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Why economics can't really explain economic growth and development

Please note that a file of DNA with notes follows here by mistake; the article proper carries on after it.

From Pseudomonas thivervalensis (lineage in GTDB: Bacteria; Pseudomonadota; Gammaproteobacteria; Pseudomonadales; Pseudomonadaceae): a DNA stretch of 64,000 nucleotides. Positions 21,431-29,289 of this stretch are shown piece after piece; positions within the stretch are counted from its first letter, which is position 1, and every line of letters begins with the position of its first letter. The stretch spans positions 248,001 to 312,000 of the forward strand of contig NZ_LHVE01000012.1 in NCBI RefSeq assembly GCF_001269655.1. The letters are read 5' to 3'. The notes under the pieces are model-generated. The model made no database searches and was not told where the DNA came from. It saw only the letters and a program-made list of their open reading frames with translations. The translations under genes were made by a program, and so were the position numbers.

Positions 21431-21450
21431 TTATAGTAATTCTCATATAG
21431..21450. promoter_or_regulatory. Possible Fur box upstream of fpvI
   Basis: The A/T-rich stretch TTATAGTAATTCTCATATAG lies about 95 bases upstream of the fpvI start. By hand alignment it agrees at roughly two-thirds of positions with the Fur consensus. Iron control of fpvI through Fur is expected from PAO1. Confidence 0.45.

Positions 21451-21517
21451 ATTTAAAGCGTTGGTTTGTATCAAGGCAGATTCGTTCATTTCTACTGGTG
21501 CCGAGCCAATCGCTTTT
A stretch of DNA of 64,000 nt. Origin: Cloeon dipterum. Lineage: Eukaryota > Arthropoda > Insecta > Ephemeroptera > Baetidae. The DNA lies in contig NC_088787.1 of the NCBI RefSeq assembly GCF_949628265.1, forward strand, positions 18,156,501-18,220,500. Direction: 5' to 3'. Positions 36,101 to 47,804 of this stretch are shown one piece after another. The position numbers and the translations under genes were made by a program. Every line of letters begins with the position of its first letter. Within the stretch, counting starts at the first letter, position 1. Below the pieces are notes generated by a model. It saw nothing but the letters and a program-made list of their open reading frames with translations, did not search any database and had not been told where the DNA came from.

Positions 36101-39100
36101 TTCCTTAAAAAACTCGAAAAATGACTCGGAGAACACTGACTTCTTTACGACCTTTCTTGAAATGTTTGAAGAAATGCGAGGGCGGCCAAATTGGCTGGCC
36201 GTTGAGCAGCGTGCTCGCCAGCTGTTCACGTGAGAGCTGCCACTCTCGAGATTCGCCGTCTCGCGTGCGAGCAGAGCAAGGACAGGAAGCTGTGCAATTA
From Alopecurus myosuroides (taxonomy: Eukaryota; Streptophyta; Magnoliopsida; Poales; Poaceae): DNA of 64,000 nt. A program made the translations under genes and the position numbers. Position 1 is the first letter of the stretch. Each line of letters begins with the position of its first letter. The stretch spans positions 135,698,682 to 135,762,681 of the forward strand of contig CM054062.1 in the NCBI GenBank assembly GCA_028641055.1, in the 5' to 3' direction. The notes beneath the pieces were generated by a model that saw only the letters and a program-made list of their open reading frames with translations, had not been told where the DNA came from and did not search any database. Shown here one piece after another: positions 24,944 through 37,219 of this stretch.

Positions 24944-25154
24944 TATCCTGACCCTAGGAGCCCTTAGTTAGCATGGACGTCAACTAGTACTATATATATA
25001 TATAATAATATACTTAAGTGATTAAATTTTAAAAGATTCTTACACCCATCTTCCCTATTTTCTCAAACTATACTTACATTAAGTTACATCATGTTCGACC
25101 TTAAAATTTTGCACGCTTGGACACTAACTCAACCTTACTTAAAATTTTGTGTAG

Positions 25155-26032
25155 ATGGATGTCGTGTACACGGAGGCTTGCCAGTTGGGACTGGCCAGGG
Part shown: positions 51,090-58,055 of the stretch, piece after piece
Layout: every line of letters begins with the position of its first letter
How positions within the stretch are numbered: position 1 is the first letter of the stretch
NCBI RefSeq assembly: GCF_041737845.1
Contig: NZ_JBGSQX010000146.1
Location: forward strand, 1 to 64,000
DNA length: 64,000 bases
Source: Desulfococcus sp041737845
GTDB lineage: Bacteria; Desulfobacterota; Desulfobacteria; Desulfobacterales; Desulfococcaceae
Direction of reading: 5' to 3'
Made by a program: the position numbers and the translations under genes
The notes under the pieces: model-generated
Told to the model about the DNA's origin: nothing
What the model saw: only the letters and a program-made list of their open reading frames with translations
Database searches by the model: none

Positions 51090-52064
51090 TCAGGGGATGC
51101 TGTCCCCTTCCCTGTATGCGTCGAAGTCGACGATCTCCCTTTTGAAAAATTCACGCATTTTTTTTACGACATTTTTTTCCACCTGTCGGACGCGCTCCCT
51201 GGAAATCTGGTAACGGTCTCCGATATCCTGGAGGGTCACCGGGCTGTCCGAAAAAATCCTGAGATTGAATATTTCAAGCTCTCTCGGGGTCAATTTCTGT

A philosophical comment: Economics has difficulty explaining economic growth and development because it tries to be like a natural 'science' and understand the workings of an economy. In order to do this, it assumes that an economy tends towards equilibrium. This involves the further assumption that the relationships within the economy are fixed (ie that technologies, organisations, legislation do not vary, so that its behaviour is understandable in terms of a set of equations). However it is the changes to those relationships (ie economic development) which is probably the main factor in growth. Development can not be understood or managed by the quantitative equilibrium methods used by mainstream economics, because development involves the evolution of qualitatively new relationships in an economy (which is equivalent to changing the 'laws of behaviour' or 'parameters in the equations' governing its behaviour). For example, growth theories use equations such as: Y = A f(K,L) where Y = production; A = state of technology; and f( ) is a function of capital (K) and labour (L). However, A f( ) should not be seen as a production function, but as a production 'system' in which the relationships can be changed by development. Faster growth can be achieved by altering the 'laws of behaviour' of the production system than by just changing the input quantities. Rapid economic development and growth in East Asia can be best understood by recognising that the characteristic means for making progress is not based on reasoning (the technique the West inherited from ancient Greece) but on Chinese Taoism which 'makes progress' by changing real systems directly and thus alters A f( ). This is equivalent to changing the force of attraction between two bodies by altering the gravitational constant (G) or the square power relationship, in Newton's Law of Gravitation (F = G m M / r2). Such changes are not possible in the physical sciences, but are feasible in social systems. Japan's industrial success was not based on technological innovation (as was that of the UK, USA, Germany etc) but rather on organisational innovation (see Craig J., Transforming the Tortoise: A breakthrough to Improve Australia's Place in the Economic Race?, 1993). Economic development is a way of enhancing the productive capability of an economy, but is not a solution to all economic management (eg macro-economic management is a separate requirement).